“If resiliency has been the word that everybody has been using to describe supply chains in the past 2 years, sustainability will be the focus for the next 2 (and beyond)”
This is how I opened a recent discussion on a Supply Chain Canada Leadership Panel – Advancing Supply Chains through Sustainability.
I was joined by sustainability experts from The Kraft Heinz Company, University Health Network, OPG, and Sustainable Development Technology Canada in an absorbing discussion with 650 supply chain executives from around North America.
Sustainable Supply Chains from Design to Operate
We discussed the main drivers of sustainability at the respective companies, and the roll of supply chains in making sure businesses can meet their environmental, social, and financial targets.
Supply Chains have a huge roll to play, as they are right in the middle of the challenges of climate change, waste, and the circular economy, so are both a major contributor to the problems, and a great area of focus where we can take action to address the problems.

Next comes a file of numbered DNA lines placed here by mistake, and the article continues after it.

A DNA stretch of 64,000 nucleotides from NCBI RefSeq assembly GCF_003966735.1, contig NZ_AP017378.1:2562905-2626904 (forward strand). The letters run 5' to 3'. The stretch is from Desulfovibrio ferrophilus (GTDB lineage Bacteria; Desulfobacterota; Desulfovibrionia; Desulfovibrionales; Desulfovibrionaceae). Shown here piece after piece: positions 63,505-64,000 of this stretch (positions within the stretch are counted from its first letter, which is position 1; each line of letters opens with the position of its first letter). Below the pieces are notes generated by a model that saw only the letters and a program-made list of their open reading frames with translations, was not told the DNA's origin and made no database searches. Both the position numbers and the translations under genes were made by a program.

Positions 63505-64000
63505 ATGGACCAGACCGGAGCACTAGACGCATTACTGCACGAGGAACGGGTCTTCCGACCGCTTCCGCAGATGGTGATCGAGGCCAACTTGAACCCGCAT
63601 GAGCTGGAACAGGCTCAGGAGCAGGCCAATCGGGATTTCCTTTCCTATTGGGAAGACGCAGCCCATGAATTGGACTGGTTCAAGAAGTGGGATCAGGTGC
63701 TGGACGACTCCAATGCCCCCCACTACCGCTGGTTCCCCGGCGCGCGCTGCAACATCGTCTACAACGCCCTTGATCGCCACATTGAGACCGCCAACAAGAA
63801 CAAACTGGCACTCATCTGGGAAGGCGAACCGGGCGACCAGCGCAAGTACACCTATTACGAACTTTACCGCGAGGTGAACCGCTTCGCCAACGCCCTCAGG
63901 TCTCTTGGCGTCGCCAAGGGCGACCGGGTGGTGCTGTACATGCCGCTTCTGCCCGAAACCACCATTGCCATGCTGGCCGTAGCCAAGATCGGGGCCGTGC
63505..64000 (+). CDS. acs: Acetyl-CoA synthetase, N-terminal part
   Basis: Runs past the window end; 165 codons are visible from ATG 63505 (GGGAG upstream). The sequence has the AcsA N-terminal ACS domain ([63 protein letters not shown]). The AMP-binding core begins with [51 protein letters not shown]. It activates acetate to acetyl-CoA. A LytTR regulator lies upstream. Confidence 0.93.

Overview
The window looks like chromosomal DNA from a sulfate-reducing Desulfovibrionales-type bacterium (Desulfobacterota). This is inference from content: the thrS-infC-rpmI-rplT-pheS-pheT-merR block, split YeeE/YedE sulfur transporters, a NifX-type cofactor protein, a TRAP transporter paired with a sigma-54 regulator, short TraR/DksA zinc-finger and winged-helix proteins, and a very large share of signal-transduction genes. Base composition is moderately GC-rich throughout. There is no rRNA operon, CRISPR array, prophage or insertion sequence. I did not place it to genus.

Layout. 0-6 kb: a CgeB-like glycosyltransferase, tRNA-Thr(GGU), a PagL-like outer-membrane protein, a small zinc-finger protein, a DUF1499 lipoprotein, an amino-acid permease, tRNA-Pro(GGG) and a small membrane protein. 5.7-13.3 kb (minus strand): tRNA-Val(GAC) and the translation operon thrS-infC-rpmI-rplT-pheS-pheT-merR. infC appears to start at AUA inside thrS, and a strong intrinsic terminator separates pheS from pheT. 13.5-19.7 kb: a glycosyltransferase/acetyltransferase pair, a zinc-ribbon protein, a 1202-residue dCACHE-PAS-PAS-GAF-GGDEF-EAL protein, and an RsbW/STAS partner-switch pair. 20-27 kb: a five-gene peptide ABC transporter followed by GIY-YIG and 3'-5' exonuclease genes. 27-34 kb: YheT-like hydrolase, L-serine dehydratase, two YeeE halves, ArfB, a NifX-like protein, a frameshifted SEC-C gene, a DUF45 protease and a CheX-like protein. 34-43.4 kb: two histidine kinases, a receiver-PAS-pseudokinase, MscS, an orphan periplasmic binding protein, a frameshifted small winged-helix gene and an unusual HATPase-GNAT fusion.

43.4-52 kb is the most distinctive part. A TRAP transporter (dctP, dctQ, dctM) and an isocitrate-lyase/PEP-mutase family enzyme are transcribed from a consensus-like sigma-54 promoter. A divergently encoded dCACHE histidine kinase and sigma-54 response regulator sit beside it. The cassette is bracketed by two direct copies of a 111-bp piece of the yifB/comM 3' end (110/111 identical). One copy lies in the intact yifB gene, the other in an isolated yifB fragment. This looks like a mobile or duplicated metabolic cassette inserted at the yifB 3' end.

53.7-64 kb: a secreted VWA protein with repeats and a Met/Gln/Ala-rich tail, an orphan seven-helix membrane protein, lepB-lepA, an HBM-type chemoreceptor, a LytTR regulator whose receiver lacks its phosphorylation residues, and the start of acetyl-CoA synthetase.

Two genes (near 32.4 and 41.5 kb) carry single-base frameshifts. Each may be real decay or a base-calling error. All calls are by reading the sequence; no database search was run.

As consumers, we all want to buy products that are sustainably designed with end of life in mind. That are recyclable and environmentally sustainable to minimize carbon footprint of both processes and products by considering how to recycle, repurpose, reuse, or return to the earth.
And we want to buy them from sustainable companies that have a plan in place to reduce or even better eradicate emissions, inequality, and waste. That Source materials from companies that have eliminated slave labor and ensure fair trade regulations across the supply chain. And that manufacture, deliver and operate goods with minimal waste and environment impact in a safe environment for the workforce that make and deliver them, and the customers that use them.
We also debated how to make sustainability a key performance metric, and how to gain buy in, and create a practical approach to execution.
Click here to watch the discussion in full.
And to learn more about how supply chain executives can enable both a resilient and sustainable supply chain by balancing sustainability goals, growth commitments and profitability targets, download a recent Oxford Economics Study – The Sustainable Supply Chain Paradox.